- Chances of No Deal Brexit rise
- Queen grants permission allowing proroguing of Parliament
- Sterling falls as risk increases
Another twist in the tale of Brexit and perhaps a defining day in British politics…
After being granted permission by the Queen, Boris Johnson will “prorogue” Parliament, shutting down the debating chamber on Sept. 12 so he can come back with a new legislative programme a month later – the longest proroguing period since WWII. This effectively gives parliamentarians two weeks to come up with a way to pass a law to stop Britain leaving the EU on Oct. 31 without a deal. Opposition leaders are outraged at the decision and will be forced to move quickly when parliament returns from summer recess next week.
The biggest concern in this latest chapter hangs over the Conservative party. There are now around 40 Tories who have indicated a willingness to rebel to prevent a no-deal Brexit, enough numbers to overturn Johnson’s current majority of one, if they decide to. However, rebelling against their own party could see an early election and risks putting Jeremy Corbyn in the top spot; a large number of MPs on the opposition benches, including some from his own party, aren’t buying the idea of making Corbyn prime minister, even briefly. The idea went down very badly with rebel Conservatives too.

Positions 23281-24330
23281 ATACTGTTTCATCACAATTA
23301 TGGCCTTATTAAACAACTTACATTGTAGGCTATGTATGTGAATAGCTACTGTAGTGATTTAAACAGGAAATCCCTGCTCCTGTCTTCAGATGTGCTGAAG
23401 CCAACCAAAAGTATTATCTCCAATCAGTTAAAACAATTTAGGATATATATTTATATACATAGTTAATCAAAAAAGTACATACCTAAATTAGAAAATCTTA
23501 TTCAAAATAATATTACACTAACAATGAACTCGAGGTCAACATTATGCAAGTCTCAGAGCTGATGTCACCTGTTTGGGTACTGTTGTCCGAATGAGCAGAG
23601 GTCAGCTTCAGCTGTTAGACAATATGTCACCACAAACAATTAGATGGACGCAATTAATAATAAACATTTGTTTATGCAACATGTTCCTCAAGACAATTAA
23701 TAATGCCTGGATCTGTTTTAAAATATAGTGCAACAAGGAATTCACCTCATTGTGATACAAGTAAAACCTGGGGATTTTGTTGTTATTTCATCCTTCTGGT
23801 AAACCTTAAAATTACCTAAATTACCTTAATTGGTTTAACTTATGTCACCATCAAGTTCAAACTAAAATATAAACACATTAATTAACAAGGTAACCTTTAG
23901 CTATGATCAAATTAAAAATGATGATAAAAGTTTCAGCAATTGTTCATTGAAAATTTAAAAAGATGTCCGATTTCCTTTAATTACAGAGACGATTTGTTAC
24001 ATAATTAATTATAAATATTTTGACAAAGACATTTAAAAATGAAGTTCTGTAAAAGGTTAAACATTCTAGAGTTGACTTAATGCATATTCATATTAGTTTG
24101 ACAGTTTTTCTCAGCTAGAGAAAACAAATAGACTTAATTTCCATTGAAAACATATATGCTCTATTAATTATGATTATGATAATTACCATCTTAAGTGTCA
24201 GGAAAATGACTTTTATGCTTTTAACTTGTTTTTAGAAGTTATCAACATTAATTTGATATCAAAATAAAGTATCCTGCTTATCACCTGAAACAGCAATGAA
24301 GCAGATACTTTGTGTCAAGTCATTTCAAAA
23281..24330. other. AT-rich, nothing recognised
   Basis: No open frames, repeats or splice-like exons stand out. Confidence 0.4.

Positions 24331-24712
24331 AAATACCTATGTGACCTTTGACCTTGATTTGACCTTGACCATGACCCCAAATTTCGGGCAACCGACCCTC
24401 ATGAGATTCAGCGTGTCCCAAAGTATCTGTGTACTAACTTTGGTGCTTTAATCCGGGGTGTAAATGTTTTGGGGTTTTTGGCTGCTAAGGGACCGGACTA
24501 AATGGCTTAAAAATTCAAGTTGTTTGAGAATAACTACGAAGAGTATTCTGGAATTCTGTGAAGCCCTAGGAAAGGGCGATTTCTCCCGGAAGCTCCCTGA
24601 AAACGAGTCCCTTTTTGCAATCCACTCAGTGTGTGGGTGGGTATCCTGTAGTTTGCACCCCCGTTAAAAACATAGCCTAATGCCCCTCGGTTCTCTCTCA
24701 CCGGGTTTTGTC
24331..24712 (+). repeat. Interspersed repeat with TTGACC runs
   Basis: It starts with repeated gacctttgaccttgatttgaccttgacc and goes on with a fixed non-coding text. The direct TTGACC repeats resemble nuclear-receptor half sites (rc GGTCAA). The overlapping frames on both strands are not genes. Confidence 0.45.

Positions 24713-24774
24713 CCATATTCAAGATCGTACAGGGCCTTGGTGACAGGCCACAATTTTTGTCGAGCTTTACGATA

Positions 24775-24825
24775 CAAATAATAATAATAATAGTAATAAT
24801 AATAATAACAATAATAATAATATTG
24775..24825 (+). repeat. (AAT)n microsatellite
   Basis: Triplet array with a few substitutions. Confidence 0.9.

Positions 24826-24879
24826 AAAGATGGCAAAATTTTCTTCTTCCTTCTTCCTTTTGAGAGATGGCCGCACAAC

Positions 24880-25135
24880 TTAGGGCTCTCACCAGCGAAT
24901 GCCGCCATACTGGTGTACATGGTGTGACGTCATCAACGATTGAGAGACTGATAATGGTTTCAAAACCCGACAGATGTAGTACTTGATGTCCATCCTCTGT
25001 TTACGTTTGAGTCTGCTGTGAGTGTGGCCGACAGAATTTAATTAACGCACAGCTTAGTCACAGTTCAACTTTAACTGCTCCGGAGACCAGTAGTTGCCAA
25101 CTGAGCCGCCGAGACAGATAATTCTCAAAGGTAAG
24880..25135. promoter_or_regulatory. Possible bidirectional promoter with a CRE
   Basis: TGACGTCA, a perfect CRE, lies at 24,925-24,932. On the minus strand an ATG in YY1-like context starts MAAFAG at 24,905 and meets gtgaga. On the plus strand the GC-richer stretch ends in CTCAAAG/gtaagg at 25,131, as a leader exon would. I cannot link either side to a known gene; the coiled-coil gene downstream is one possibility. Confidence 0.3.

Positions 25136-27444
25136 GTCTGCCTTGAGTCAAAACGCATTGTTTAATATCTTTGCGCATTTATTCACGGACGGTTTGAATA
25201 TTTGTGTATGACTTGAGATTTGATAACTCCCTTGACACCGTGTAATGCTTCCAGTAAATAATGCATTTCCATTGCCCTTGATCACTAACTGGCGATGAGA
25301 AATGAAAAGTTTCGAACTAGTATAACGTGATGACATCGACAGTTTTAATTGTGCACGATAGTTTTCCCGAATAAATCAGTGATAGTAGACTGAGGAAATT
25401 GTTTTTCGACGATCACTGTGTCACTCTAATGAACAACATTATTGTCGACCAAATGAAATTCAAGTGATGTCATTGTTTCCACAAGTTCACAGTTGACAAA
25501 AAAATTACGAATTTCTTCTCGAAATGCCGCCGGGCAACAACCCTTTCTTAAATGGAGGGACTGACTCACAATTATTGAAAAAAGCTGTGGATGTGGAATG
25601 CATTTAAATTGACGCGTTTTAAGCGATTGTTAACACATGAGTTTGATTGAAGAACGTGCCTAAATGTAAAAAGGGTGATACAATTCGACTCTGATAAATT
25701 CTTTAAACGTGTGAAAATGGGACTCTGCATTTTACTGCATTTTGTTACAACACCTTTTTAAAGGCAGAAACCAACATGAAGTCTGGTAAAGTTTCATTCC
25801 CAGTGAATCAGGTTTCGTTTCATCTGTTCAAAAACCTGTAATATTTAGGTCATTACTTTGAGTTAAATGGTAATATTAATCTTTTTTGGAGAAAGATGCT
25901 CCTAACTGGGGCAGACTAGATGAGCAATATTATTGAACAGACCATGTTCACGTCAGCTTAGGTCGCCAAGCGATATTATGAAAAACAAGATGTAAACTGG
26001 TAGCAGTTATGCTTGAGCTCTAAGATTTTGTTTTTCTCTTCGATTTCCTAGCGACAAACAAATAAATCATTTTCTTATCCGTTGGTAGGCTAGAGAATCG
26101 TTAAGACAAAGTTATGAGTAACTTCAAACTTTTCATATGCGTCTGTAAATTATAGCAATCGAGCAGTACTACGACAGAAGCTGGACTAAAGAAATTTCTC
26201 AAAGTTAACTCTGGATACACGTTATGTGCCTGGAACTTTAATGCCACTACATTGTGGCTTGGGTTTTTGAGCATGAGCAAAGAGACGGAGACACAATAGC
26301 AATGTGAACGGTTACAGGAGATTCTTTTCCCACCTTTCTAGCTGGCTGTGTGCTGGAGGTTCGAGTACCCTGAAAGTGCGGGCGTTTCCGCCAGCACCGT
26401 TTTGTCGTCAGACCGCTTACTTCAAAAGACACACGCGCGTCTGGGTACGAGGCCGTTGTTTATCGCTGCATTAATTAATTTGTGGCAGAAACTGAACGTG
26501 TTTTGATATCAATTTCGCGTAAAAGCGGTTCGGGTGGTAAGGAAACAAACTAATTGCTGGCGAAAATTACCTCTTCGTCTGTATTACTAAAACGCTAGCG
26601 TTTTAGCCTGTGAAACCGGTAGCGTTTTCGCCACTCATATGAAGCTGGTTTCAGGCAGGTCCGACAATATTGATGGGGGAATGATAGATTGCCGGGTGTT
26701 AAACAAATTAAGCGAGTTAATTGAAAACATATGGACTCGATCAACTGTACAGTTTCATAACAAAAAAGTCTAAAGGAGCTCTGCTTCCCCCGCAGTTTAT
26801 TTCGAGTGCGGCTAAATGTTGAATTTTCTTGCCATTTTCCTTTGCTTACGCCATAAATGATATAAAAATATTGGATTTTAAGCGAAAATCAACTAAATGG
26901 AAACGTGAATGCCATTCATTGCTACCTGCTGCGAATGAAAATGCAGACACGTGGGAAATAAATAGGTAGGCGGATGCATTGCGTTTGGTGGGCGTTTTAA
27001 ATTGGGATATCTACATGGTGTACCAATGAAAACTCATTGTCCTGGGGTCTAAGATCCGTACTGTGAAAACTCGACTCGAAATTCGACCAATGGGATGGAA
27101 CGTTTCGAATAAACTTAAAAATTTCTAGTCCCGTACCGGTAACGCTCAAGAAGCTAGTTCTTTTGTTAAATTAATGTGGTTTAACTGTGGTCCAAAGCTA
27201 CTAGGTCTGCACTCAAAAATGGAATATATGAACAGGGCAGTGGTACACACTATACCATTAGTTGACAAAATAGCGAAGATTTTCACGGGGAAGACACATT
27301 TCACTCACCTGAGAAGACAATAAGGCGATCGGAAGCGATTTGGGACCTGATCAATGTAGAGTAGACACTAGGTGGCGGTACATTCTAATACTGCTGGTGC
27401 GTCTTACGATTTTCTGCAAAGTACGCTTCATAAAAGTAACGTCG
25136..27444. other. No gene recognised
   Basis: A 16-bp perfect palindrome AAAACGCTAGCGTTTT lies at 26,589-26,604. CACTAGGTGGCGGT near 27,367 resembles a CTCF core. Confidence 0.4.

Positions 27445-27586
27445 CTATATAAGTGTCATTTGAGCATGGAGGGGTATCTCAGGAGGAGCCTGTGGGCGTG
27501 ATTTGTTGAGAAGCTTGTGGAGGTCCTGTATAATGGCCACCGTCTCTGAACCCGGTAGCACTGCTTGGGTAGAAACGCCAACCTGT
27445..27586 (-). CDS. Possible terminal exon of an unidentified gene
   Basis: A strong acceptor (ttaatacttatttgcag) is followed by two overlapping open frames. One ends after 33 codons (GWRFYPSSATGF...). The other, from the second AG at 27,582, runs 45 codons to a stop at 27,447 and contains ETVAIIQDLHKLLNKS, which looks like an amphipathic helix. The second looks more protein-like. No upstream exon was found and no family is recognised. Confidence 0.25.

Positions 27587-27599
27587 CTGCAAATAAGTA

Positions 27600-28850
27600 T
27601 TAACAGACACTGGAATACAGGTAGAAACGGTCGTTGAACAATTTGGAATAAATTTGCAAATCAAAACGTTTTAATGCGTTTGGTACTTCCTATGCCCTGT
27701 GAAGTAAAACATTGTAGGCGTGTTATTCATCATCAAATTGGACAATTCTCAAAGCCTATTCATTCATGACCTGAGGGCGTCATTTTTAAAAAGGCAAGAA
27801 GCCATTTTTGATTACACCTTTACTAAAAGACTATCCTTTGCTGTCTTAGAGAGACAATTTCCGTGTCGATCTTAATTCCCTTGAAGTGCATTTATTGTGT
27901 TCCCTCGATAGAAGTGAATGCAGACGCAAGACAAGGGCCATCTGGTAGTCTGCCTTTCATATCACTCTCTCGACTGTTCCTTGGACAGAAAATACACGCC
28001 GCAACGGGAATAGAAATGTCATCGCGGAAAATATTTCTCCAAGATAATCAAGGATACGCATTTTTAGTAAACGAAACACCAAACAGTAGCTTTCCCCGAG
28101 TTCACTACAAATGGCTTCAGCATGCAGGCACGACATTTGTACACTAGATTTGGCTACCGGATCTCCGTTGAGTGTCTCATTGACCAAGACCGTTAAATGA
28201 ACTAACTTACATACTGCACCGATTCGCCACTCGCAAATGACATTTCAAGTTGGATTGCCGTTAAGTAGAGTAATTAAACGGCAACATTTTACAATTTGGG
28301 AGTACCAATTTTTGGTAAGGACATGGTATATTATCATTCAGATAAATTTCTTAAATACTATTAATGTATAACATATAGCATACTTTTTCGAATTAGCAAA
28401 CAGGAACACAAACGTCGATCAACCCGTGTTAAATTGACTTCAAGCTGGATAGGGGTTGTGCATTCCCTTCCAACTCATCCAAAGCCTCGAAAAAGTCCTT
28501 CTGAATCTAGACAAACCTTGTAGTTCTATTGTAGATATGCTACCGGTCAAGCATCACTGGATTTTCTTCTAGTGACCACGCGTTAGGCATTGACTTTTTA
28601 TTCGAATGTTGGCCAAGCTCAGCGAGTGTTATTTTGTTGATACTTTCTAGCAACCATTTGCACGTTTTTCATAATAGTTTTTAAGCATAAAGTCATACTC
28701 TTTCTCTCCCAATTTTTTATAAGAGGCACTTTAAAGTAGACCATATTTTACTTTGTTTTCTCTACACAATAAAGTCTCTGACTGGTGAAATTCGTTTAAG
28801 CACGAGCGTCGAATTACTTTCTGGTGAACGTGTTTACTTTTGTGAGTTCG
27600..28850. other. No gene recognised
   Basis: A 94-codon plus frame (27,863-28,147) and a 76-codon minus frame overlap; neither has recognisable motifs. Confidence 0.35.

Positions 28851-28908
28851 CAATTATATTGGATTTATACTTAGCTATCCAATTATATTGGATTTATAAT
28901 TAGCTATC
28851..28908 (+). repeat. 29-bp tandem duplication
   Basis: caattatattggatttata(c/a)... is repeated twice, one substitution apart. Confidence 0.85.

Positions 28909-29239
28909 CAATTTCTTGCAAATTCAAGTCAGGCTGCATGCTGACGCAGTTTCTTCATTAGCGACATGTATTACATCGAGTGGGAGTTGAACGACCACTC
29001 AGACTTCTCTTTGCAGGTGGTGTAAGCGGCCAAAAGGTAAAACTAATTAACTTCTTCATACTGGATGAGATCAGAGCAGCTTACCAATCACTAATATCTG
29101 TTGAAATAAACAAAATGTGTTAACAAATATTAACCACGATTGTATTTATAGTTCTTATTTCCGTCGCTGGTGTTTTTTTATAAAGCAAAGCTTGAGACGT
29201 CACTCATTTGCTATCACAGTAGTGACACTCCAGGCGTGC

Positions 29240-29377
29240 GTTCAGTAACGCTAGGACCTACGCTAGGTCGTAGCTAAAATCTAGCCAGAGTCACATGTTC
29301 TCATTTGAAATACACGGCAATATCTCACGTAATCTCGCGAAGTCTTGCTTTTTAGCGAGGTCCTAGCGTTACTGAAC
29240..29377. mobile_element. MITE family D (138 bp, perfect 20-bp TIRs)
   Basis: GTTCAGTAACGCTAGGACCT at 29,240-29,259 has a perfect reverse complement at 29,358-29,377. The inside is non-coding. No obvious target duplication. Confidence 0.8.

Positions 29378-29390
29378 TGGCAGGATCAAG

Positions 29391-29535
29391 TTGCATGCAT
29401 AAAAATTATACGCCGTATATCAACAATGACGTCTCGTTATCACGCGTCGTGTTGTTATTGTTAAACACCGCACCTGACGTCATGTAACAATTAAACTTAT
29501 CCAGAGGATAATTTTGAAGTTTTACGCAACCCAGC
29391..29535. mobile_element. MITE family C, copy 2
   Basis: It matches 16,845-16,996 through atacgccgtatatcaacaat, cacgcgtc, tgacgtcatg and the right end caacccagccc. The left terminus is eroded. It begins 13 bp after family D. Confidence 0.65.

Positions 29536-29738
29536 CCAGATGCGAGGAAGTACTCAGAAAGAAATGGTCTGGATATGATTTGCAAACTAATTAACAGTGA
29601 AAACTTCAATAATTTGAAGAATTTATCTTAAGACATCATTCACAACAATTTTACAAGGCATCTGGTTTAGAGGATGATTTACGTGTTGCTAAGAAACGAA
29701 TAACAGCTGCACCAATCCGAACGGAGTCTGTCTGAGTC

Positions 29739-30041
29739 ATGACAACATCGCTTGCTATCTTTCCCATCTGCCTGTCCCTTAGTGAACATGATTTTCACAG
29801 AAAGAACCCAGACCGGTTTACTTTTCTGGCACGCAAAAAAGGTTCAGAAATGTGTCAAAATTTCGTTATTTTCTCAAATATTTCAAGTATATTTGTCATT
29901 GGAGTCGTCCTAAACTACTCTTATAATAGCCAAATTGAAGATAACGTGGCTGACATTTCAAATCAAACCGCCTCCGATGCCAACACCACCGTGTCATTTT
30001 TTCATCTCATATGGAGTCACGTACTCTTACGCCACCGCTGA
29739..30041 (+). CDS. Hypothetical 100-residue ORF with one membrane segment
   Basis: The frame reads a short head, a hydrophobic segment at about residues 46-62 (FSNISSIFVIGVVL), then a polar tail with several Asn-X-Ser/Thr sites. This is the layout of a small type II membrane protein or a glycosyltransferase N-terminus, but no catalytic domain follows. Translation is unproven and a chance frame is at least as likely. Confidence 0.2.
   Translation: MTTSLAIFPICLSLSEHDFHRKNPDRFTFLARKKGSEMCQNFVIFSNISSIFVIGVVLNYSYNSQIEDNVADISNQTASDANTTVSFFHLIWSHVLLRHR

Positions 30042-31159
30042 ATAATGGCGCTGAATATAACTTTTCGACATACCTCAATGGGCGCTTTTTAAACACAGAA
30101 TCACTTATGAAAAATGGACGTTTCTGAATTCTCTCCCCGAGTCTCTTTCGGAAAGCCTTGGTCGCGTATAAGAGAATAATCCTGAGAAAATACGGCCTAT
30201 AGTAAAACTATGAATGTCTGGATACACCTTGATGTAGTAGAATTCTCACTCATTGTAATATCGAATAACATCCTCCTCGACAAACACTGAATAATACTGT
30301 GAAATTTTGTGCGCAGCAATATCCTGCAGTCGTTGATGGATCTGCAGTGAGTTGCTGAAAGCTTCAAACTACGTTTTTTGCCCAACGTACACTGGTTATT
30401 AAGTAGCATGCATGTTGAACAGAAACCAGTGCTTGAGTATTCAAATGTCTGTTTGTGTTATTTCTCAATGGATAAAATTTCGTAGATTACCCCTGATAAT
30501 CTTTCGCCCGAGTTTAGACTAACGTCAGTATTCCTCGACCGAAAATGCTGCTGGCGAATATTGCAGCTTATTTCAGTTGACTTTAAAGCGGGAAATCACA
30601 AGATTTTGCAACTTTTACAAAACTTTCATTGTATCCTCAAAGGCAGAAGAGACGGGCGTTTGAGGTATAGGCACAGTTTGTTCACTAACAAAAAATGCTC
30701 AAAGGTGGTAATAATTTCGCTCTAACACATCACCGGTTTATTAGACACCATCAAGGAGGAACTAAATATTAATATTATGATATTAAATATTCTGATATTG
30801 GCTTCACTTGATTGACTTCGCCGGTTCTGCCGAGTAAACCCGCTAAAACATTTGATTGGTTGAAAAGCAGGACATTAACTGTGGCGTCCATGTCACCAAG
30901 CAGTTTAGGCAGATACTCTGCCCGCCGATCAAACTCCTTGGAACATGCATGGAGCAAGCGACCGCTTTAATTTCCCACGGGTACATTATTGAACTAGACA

The other big news from the day was from Ruth Davidson, the Scottish Conservative Party leader, who is due to make a speech later this morning where it is thought she will be stepping down from her position. She was credited with turning around Tory fortunes in Scotland in the 2017 election for Theresa May’s government which delivered 13 seats for the party. She was a leading advocate for staying in the EU and clashed with Johnson in a TV debate days before the 2016 vote; since Johnson has become PM, the relationship has failed to improve. The proroguing of Parliament seems to be the final nail in the coffin for Davidson.
In the markets, Sterling had a volatile day trading within a 1.5% range against the majors. Traders are bracing for the Pound to become more volatile after yesterday with the risk of a chaotic no-deal Brexit rising to 50% (Deutsche Bank). Yesterday, three-month Pound-Dollar volatility climbed to over 13%, the highest since Jan 7 – the highest amongst any group-of-10 peers and puts it in the same bracket as emerging-market currencies, such as the Mexican Peso.